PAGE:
it's hard to get a job actually in the psychology field so a placement year will help you get a paid grad level job faster, however you can just do a year in a less well paid job (e.g. support work) after graduating and be in basically the same position, if you would like to do the year abroad I'd get that experience while you have the chance and work on getting psychology related experience in other ways (you can always volunteer during uni)

    OP I studied psychology and for people who stay in the field and gain proper graduate level employment it's definitely useful and I don't think anyone would deny it's a skill set we need to have in the country. However, the vast majority of people leave the field and those people are at a disadvantage compared to people who have done more academic subjects with a reputation for being more rigorous. An employer is going to favour someone who studied STEM over psychology as they are likely to be smarter, more hard working and potentially better at things like problem solving, you can be all those things with a psychology degree you just haven't proved it like someone with a STEM degree has. This is compounded by the fact psychology has become a catch all for people who don't know what to do at uni and that is wrong in my opinion, people who aren't committed to a career within psychology should be doing degrees which have greater use in society (i.e. STEM).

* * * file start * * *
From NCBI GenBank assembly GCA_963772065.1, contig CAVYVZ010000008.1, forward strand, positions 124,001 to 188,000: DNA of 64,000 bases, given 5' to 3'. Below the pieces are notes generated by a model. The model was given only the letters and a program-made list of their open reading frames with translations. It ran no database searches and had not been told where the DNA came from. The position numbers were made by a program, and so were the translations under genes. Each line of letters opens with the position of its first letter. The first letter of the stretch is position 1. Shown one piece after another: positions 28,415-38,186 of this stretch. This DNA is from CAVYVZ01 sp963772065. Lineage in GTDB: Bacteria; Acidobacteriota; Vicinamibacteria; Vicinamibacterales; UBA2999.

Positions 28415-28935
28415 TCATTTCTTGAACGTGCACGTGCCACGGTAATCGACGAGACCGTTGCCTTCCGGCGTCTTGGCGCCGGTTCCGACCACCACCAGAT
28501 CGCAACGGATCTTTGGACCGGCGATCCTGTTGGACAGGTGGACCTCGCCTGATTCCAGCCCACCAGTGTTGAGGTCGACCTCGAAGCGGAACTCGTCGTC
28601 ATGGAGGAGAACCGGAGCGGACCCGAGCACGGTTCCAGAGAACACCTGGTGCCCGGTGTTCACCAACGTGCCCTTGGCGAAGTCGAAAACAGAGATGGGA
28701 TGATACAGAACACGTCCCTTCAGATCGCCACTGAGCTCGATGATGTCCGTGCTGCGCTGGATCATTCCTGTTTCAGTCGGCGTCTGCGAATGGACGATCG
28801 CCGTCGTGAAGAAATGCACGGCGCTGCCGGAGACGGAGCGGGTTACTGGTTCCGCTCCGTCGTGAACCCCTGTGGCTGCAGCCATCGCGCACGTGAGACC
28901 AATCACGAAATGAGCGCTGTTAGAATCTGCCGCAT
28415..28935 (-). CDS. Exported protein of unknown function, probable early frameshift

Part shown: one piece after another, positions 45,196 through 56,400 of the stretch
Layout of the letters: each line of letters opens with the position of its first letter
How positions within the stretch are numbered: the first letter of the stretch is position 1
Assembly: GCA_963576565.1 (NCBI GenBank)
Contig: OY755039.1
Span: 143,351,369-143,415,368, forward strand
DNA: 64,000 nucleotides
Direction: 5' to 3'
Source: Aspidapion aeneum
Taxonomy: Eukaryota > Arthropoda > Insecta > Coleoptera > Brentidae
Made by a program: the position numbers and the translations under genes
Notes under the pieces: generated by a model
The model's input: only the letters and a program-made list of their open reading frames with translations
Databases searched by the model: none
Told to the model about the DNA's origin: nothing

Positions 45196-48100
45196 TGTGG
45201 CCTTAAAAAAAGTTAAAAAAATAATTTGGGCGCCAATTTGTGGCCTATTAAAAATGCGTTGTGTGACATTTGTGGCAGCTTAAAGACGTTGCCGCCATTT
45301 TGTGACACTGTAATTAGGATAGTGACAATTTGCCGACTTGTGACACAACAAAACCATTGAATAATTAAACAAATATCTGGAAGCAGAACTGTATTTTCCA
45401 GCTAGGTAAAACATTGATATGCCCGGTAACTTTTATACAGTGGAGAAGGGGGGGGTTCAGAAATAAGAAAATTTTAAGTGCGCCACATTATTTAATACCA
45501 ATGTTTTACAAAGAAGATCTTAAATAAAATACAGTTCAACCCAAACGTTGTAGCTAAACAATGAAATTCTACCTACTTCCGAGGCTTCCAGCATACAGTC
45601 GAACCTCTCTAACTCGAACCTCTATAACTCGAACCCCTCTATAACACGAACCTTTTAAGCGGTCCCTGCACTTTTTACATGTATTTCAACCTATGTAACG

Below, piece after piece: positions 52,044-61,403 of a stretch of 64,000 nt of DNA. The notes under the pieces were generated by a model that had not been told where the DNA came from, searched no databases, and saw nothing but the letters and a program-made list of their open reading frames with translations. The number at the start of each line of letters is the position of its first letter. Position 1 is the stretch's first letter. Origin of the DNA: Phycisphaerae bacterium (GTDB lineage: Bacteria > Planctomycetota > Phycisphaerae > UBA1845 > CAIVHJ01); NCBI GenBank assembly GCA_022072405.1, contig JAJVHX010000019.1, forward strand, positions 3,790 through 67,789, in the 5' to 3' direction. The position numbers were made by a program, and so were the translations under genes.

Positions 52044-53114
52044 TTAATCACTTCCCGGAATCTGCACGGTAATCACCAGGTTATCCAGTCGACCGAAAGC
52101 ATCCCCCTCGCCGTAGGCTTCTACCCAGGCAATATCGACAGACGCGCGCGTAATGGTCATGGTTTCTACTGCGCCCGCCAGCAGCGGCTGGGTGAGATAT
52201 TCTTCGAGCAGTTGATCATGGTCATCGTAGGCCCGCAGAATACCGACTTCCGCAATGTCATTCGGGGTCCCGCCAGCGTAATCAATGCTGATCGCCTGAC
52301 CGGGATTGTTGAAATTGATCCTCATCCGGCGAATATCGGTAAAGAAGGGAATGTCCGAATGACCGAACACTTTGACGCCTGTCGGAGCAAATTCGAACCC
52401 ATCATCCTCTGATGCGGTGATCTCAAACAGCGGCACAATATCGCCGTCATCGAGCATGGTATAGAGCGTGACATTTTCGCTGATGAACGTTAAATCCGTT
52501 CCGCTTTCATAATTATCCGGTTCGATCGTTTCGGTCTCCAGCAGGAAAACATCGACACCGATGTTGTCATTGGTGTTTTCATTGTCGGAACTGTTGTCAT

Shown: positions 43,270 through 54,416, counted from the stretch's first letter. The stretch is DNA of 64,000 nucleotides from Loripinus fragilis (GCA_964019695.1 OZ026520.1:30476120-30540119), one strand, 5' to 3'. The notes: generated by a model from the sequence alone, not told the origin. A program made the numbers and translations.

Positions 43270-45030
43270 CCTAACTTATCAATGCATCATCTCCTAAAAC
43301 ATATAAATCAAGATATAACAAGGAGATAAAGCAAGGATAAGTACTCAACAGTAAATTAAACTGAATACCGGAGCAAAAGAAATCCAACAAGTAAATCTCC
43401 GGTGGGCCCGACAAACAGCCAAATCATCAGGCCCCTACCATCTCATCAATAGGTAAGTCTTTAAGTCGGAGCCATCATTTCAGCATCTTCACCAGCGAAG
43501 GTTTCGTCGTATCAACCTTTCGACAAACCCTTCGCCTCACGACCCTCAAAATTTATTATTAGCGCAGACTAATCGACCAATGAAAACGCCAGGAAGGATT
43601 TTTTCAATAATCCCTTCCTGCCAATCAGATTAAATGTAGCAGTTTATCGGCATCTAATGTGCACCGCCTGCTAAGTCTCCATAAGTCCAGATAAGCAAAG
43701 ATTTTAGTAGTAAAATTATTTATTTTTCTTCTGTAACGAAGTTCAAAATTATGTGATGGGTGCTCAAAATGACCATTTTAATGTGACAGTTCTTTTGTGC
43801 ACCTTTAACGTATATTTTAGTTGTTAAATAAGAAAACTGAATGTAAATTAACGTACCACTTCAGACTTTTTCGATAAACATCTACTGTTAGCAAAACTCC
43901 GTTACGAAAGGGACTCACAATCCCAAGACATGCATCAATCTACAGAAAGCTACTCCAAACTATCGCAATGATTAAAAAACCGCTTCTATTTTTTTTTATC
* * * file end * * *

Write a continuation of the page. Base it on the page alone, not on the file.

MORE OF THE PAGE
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    (Original post by Joinedup)
    I don't think it's a useless subject but tbh I think it's become a bit of a default option for a lot of students who don't have much of a plan... and probably has a lot more undergraduate places at UK universities than needed to match the real world demand for psych graduates.

    if you're good and have a realistic plan then go for it.

    (all IMO)
    I agree as I know quite a few people in my year who have applied for psychology degrees yet last year had no idea what they wanted to do so I fear they've just picked it as the easy default option given pretty much every uni offers it and is open to everyone with alright grades so it's achievable for many
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    Well, I don't claim to be an expert on biology, but I haven't been studying it all of my life. Psychology? I've been learning that since an infant, some are better than others, some things are very interesting, but as a degree it seems to build on things many of us already know and require no specific skills for.
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    Forensic psychologists don't really help the police catch criminals, they provide therapy to those in prison or secure mental health services and do risk assessments for their violence/self-harm and expert witness testimony in court etc.

    Other than that I see your point.
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    Psychology is considered a STEM degree. In fact, it's one of the many facets of modern neuroscience. I certainly have a great respect for psychologists, and the discipline is very fascinating.
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    I think one of the biggest things is that Psychology is seen as such a 'general' degree. There are of course people who go into it with realistic career plans and knowledge, but I think it's often seen as a subject that people choose if they don't know what they want to do. It's a generalisation, but it can be that generalisation for a reason.